THE state’s P&C has warned outdoor adventures at school camps would become too costly for disadvantaged students if the state government privatised Sport and Recreation centres, such as the centre at Myuna Bay.
The Myuna Bay centre is one of a dozen such facilitites around the state which are subject to a review by the state government of how they are managed and operated.
Among the options on the table is outsourcing their operation to non-government organisations (NGOs).
NSW Parents and Citizens (P&C) Federation president Susie Boyd said the centres had introduced thousands of students to outdoor activities such as bushwalking, rock climbing and canoeing for about 70 years.
“Sport and Rec centres are educational facilities – one that many students have benefited from at some point in their school years,” Ms Boyd said.
“Students develop important team work and problem-solving skills through the outdoor challenges they face at these camps.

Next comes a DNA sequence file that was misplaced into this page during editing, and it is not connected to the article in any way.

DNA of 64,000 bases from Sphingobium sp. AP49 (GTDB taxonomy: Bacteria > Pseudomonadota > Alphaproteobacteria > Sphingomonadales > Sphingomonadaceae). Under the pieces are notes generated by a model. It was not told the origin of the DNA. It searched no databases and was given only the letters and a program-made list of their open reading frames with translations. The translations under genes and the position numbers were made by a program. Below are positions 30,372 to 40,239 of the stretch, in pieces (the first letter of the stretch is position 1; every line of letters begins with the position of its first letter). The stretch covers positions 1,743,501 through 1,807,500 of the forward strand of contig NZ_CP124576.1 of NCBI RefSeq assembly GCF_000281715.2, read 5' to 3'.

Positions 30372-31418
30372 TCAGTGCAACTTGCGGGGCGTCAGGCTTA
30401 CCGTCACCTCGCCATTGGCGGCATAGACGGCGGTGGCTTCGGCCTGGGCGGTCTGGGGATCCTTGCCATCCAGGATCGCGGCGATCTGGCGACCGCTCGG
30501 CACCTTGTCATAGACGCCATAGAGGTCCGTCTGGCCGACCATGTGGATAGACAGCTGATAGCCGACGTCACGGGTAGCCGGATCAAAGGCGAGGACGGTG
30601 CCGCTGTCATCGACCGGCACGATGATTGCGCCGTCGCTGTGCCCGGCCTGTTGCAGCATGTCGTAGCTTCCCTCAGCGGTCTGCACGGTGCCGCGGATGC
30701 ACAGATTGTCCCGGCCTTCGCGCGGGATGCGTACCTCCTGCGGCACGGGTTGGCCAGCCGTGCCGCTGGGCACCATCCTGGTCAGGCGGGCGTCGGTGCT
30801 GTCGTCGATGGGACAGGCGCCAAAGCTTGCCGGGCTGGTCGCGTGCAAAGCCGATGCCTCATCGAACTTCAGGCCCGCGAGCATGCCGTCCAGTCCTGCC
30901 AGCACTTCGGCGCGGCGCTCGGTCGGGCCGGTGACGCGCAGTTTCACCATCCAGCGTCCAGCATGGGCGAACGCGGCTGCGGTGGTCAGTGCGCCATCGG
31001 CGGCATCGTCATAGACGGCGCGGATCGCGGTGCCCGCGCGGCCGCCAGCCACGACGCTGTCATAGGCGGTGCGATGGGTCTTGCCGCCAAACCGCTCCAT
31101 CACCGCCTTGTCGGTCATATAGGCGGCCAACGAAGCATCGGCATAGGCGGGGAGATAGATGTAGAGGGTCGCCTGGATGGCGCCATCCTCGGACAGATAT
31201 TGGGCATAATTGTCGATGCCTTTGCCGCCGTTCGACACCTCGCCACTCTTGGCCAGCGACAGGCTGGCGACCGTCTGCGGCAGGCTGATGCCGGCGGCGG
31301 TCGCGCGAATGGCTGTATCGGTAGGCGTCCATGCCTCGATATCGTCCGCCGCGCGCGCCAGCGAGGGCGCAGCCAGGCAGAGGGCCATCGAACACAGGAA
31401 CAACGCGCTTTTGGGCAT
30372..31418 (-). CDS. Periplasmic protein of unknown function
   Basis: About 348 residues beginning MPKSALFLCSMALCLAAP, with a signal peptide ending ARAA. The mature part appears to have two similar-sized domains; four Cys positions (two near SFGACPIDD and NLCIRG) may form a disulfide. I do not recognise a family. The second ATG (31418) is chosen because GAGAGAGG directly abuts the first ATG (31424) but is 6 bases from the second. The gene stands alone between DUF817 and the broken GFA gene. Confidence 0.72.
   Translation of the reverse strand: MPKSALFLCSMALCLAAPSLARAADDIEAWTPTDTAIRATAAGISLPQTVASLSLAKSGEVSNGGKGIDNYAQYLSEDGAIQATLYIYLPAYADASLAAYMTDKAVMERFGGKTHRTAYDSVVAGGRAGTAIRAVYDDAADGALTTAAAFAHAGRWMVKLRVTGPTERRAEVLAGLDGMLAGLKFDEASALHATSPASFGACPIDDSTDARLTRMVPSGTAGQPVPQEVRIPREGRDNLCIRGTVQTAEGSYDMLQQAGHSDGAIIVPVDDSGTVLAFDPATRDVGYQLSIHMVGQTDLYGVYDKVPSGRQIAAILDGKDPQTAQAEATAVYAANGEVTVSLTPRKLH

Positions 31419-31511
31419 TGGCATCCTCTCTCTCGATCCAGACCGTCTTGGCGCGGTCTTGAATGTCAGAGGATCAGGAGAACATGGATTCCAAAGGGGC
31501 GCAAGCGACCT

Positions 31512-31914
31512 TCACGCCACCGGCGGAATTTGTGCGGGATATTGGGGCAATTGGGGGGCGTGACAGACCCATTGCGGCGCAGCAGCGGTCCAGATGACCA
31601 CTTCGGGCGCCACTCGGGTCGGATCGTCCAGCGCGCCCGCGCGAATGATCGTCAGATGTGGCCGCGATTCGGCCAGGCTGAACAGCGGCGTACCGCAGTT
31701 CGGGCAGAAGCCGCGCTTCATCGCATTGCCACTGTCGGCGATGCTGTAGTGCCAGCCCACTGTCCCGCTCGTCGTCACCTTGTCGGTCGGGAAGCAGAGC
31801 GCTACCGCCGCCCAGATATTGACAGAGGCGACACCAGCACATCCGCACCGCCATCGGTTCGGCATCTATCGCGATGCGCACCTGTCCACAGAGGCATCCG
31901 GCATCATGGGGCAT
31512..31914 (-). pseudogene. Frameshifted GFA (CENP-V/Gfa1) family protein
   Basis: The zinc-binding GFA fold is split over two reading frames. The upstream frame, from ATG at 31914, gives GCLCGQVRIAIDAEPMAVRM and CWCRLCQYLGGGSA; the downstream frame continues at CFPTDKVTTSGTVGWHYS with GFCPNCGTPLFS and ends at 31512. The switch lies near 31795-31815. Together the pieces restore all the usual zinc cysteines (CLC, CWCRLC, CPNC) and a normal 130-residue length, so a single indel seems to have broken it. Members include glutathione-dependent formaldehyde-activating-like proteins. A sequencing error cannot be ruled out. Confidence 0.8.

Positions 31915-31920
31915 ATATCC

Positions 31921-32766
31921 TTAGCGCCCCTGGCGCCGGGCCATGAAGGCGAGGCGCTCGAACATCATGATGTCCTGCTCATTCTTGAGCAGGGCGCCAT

“However, private operators wanting to make a profit would raise costs to parents, so the most disadvantaged schools and students would miss out.
“The NSW government should not be setting up Sport and Rec centres as cash cows.”
Ms Boyd said the cost to the NSW Budget of running the camps was small and had dropped year on year.
The centres cost $3.3 million in 2013-14, which dropped to $2.6 million in 2014-15, and $1.7 million in 2015-16, she said.
“Sport and Rec centres are far from a burden to taxpayers,” Ms Boyd said. “We call on the government to scrap plans to privatise their operations to ensure they continue to play their important role in NSW education, remaining accessible to all kids.”
Independent Lake Maqcquarie MP Greg Piper said he was concerned for the future of the Myuna Bay Sport and Recreation Centre.
“I have had meetings with staff representatives who fear that the operation of Myuna Bay and Point Wolstoncroft will be privatised, putting at risk a range of programs including some for people with a disability,” Mr Piper said.
“These centres have served generation after generation of children from the local area and from well beyond. I’d hate to see them lost or diminished.”
Mr Piper said he had requested a full briefing from the government on where it was up to with its review.
Sports Minister Stuart Ayres had told Mr Piper that whatever comes out of the review, which was due next month, the sites would not be sold.
He assured they would continue to operate as Sport and Recreation centres, the MP said.